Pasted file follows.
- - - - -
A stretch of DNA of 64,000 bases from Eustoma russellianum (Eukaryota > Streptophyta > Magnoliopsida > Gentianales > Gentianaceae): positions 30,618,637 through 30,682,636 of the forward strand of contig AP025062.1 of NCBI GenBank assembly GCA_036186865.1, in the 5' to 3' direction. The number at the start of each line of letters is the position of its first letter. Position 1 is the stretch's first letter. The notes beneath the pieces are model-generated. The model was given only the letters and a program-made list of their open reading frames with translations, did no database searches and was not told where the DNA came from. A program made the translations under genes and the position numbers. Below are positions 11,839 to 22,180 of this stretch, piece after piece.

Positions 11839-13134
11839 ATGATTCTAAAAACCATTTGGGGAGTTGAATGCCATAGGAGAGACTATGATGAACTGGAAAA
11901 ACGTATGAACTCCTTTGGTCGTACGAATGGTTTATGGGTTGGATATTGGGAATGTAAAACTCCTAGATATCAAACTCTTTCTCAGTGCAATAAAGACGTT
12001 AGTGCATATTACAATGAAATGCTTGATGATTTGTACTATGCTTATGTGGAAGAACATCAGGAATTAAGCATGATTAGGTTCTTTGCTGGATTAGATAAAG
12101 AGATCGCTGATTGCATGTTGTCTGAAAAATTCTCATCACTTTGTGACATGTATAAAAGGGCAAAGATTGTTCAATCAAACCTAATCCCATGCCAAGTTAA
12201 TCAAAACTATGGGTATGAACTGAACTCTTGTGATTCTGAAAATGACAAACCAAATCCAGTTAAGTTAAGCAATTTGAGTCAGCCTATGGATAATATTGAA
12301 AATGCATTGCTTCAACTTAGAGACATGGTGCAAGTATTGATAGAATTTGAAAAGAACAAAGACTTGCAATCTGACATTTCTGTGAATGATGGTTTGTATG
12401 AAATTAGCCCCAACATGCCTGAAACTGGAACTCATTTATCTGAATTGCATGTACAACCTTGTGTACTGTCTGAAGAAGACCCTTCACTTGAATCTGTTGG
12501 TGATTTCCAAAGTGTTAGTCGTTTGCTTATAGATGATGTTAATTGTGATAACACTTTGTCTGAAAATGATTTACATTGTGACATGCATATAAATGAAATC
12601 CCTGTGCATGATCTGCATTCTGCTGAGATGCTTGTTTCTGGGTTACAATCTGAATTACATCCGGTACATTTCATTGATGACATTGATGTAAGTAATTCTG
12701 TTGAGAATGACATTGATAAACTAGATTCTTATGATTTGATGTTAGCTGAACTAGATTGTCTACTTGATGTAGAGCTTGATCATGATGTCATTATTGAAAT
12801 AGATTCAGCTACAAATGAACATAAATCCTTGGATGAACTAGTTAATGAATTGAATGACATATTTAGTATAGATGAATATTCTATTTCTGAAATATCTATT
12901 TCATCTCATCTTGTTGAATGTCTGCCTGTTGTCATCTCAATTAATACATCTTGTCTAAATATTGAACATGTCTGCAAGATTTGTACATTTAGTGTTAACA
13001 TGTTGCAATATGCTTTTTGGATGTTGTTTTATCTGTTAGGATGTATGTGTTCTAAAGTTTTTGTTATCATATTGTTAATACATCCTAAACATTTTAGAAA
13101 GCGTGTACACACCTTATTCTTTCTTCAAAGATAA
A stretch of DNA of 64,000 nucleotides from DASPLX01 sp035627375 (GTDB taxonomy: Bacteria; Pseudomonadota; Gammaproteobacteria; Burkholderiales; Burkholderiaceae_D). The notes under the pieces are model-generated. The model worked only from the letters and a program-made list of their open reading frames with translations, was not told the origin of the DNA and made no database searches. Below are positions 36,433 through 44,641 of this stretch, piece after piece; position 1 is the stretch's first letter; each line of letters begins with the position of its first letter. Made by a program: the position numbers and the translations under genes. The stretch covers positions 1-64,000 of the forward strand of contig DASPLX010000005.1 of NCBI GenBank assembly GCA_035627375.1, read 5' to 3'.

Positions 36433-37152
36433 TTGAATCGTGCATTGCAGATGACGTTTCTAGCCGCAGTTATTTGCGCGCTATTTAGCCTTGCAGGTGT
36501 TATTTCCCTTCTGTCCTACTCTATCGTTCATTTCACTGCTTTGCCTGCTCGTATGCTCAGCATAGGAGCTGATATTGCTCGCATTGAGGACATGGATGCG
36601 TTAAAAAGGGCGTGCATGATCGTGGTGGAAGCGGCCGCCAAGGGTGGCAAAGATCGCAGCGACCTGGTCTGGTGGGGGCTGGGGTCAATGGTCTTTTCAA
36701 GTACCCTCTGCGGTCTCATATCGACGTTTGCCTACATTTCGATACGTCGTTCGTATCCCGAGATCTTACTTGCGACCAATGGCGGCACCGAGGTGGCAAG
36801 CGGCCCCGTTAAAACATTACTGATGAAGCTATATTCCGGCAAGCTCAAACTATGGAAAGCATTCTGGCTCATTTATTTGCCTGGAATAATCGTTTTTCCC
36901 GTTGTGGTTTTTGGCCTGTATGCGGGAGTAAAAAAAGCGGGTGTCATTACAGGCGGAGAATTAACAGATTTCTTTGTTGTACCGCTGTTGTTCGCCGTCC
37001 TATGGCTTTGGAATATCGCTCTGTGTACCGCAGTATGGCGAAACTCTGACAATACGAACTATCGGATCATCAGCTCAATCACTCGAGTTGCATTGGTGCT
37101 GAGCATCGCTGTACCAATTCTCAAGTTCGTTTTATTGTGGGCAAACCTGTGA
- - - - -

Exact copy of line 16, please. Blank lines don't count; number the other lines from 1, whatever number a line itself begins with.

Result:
13101 GCGTGTACACACCTTATTCTTTCTTCAAAGATAA